May 9, 2011

Wallace Stevens' "Anecdote of the Jar" and the Perception Process


You have left your house. You are walking around. Where does your eye go, or your ear? Your mind? Your heart?

My final two paragraphs last Saturday (April 30) felt right for Langston Hughes’ “Daybreak in Alabama,” but they might apply even more clearly to Wallace Stevens’ “Anecdote of the Jar.” Therefore, I brashly, narcissistically repeat last Saturday’s words here:

“I’ve recently heard a couple of poets say that witnessing—that highfalutin, almost mystical form of observation—amounts simply to paying attention, honestly close attention. We must shut up and observe. I’m only so-so at it, but when I succeed, the payoff feels tremendously good.

“. . . I like the colors, patterns and shadings of the tangles of brush before complete greening obscures them. Buds are nice, but those browns, grays, and lines should be enough to please anyone. If I then find a bird who is, intentionally or not, making himself the interesting center of attention in that tangle, I’ve seen something that matters, and it's been a good day.”


If we keep looking at something—until we feel we have witnessed it—there’s usually a focal point that has captured our attention and held it. That’s pretty basic (though it also strikes me as interestingly complex.  In evolutionary terms, is this the eye of the hunter detecting what’s different, what’s other, which might become food? Or an encroaching enemy?) 

Why then do many readers warm slowly, or never, to “Anecdote of the Jar”? Maybe it’s too much brain, too little heart?  Maybe its central idea feels both obvious and passion-less? Maybe we’ve seen the graffiti or the scrawling on walls in public restrooms:  “Wallace Stevens is an emotional skinflint?”

Maybe we want Wordsworthian rapture when speaking of nature and Keatsian rapture when speaking of art, and Stevens gives neither—though his final line strikes me as a controlled exclamation.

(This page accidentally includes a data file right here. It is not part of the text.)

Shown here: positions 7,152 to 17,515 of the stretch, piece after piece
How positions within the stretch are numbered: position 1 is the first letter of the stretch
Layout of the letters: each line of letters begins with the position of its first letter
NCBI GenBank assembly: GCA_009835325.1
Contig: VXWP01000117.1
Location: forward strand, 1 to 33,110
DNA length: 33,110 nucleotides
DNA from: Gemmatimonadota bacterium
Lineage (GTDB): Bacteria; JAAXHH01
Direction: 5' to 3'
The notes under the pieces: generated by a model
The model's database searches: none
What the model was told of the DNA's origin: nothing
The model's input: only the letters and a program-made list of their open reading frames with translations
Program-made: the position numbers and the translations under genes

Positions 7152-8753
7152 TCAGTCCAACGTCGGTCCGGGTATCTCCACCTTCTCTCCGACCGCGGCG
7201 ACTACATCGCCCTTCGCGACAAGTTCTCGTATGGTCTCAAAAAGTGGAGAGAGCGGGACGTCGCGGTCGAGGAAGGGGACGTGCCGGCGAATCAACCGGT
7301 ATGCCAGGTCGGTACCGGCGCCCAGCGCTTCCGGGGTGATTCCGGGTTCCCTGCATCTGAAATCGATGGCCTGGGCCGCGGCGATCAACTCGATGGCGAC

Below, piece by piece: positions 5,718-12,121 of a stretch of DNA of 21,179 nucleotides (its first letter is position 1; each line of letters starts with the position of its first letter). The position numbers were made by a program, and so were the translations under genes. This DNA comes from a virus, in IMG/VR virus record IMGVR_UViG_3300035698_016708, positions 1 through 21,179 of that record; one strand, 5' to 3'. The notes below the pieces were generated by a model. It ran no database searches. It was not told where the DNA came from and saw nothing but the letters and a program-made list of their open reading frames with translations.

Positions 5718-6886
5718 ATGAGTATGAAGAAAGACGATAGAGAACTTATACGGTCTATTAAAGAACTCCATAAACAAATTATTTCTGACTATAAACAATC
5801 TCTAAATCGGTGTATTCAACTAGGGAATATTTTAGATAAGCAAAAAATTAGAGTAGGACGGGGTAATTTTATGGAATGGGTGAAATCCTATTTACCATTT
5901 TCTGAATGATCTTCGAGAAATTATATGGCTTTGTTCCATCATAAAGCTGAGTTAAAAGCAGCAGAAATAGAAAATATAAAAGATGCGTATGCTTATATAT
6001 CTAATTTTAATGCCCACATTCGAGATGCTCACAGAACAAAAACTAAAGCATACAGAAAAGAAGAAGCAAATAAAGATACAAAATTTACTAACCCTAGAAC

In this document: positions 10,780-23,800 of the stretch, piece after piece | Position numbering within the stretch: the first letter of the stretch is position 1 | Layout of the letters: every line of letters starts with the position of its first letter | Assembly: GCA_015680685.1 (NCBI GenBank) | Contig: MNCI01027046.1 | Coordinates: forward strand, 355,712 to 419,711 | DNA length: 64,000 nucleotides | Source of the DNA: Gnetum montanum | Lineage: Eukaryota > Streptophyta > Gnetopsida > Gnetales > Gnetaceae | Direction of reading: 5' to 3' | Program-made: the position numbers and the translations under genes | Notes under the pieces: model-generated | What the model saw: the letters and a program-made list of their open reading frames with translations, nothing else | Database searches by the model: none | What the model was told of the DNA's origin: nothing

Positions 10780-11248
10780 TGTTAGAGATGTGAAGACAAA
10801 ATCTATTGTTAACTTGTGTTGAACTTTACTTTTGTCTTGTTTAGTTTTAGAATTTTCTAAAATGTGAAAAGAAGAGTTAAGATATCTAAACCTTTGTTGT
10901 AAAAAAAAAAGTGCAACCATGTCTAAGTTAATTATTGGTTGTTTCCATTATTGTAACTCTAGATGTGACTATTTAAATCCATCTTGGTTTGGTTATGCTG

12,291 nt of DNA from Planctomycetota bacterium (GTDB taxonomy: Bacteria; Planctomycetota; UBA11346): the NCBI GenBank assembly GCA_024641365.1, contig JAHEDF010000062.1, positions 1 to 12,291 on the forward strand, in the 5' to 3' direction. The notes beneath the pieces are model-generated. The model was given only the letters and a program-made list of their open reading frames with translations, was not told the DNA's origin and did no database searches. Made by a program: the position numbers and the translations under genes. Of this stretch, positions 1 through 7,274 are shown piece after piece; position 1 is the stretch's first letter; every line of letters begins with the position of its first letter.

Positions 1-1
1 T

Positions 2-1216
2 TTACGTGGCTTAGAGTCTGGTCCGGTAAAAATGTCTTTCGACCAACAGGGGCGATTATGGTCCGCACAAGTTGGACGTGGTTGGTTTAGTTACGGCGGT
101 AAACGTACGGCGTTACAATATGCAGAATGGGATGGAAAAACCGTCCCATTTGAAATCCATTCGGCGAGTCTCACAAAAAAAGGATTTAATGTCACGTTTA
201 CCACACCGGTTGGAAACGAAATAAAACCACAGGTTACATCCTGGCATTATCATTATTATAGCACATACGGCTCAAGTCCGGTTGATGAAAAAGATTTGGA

Whatever the case, “Anecdote of the Jar” has grown on me over the years. I find myself in the midst of its central truth more and more frequently as I look around, in both city and country.

So in today’s photos I offer two common birds (like Stevens’ common “jar”), the cardinal and robin, in a context meant to illustrate Stevens’ point. The birds would be appealing on their own, but they—and the scene as a whole—are more powerful because of the interplay between the focal point and its larger context, the lines and shades of brush that simultaneously point to the bird and try to ignore or obscure it.

The two loud singers might seem to be trying to make themselves the center of a piece of art, like a jar on a hill in Tennessee, but I doubt that they have anything more in mind than claiming territory and attracting hot chicks.

For me that raises another interesting and perhaps contradictory point:  in “Anecdote of the Jar” a human mind and hand are necessary to create a visual, aesthetic, psychological center in the tangle of raggedy forest. If the jar were removed, would nature return to its state of randomness, a condition not far from chaos?



At the risk of trying to one-up Ruskin’s notion of the “Pathetic Fallacy”—attributing human characteristics to nature—I ask, why shouldn’t we wonder if the birds have aesthetic, philosophical awareness and intent in placing themselves in an eye- and mind-catching place.  The brightly colored, vocal critters are creating objects of art in which they are the main characters. Over the protests of trees and brush, the birds are both the artist-creator and the art itself. Maybe it’s something like performance art.

Surely the birds are at least opera stars, all soloists, central targets for reviewers’ pens. Or cheerleaders. Or oiled body-builders flexing. Or skinny models strutting down a runway. Or children (of all ages) who sense that negative attention (hawks, wild cats) is better than no attention at all.

Oh my yes, that’s a stretch. Isn’t it?

("Anecdote of the Jar" has also appeared here at Banjo52 on Nov. 12, 2009 and March 30, 2010).

Anecdote of the Jar by Wallace Stevens : Poetry Magazine [poem/magazine]

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12 comments:

Jeff M said...